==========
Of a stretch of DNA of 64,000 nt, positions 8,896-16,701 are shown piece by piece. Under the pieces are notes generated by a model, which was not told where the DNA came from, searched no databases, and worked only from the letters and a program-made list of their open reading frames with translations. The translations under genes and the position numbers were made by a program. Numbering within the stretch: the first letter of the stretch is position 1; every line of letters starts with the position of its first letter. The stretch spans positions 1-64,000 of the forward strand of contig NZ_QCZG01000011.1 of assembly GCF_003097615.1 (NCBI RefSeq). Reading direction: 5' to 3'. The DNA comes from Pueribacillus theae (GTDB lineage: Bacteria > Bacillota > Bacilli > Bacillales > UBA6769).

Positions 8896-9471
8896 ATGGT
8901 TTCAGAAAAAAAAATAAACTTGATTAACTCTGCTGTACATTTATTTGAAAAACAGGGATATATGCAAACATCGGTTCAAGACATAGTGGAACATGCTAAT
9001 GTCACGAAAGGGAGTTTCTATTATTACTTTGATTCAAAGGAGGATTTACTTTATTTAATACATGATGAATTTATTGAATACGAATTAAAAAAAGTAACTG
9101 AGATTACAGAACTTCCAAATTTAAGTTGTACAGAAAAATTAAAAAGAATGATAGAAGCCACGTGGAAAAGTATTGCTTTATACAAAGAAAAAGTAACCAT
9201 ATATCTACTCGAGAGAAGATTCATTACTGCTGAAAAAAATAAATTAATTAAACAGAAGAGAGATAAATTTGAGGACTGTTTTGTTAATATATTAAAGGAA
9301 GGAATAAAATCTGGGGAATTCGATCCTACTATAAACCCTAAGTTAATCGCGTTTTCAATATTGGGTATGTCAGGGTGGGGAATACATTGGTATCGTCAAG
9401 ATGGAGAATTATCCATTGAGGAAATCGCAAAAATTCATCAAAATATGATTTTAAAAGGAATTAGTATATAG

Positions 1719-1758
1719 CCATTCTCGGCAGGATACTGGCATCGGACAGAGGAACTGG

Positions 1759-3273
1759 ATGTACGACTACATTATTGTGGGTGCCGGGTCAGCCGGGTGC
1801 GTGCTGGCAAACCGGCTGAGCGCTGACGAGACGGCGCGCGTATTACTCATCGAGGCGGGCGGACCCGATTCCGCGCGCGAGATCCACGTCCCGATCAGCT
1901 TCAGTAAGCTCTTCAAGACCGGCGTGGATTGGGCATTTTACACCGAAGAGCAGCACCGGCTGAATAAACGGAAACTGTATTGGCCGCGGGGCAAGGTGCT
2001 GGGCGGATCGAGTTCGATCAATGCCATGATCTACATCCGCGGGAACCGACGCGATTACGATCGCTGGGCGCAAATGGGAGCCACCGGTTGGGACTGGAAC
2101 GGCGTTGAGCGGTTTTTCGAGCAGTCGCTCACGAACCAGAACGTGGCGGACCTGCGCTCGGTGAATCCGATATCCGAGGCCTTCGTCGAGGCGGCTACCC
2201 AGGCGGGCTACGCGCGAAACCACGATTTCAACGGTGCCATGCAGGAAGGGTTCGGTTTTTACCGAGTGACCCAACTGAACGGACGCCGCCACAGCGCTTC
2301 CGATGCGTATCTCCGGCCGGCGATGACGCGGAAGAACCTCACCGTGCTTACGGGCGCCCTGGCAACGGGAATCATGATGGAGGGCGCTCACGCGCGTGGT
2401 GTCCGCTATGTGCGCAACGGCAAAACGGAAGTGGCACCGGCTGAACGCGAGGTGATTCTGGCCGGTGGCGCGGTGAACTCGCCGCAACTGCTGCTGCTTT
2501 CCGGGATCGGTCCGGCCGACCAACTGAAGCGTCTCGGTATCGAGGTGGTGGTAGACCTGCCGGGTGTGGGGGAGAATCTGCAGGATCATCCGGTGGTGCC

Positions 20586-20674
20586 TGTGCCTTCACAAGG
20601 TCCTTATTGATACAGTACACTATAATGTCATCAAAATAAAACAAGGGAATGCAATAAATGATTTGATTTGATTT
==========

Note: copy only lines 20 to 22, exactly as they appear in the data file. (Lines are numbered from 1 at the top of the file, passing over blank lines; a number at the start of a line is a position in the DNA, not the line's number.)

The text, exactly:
2401 GTCCGCTATGTGCGCAACGGCAAAACGGAAGTGGCACCGGCTGAACGCGAGGTGATTCTGGCCGGTGGCGCGGTGAACTCGCCGCAACTGCTGCTGCTTT
2501 CCGGGATCGGTCCGGCCGACCAACTGAAGCGTCTCGGTATCGAGGTGGTGGTAGACCTGCCGGGTGTGGGGGAGAATCTGCAGGATCATCCGGTGGTGCC

Positions 20586-20674